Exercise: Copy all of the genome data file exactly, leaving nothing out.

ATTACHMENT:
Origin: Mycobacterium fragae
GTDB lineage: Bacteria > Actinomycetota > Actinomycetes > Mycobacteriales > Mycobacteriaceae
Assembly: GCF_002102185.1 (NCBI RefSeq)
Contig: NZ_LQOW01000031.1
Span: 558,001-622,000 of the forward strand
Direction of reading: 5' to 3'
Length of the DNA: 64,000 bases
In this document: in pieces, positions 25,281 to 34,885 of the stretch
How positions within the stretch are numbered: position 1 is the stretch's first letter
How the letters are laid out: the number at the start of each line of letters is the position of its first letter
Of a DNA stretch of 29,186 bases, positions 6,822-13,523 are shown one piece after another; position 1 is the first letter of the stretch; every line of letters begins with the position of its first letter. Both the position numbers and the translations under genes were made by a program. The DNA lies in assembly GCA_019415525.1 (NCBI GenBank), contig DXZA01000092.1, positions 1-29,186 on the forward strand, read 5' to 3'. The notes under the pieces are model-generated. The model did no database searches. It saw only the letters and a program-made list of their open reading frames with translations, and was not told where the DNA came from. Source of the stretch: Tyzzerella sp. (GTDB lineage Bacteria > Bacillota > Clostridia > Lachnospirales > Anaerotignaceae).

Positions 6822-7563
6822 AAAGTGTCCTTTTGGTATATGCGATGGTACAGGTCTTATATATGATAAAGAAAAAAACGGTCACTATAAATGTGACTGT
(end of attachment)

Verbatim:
Origin: Mycobacterium fragae
GTDB lineage: Bacteria > Actinomycetota > Actinomycetes > Mycobacteriales > Mycobacteriaceae
Assembly: GCF_002102185.1 (NCBI RefSeq)
Contig: NZ_LQOW01000031.1
Span: 558,001-622,000 of the forward strand
Direction of reading: 5' to 3'
Length of the DNA: 64,000 bases
In this document: in pieces, positions 25,281 to 34,885 of the stretch
How positions within the stretch are numbered: position 1 is the stretch's first letter
How the letters are laid out: the number at the start of each line of letters is the position of its first letter
Of a DNA stretch of 29,186 bases, positions 6,822-13,523 are shown one piece after another; position 1 is the first letter of the stretch; every line of letters begins with the position of its first letter. Both the position numbers and the translations under genes were made by a program. The DNA lies in assembly GCA_019415525.1 (NCBI GenBank), contig DXZA01000092.1, positions 1-29,186 on the forward strand, read 5' to 3'. The notes under the pieces are model-generated. The model did no database searches. It saw only the letters and a program-made list of their open reading frames with translations, and was not told where the DNA came from. Source of the stretch: Tyzzerella sp. (GTDB lineage Bacteria > Bacillota > Clostridia > Lachnospirales > Anaerotignaceae).

Positions 6822-7563
6822 AAAGTGTCCTTTTGGTATATGCGATGGTACAGGTCTTATATATGATAAAGAAAAAAACGGTCACTATAAATGTGACTGT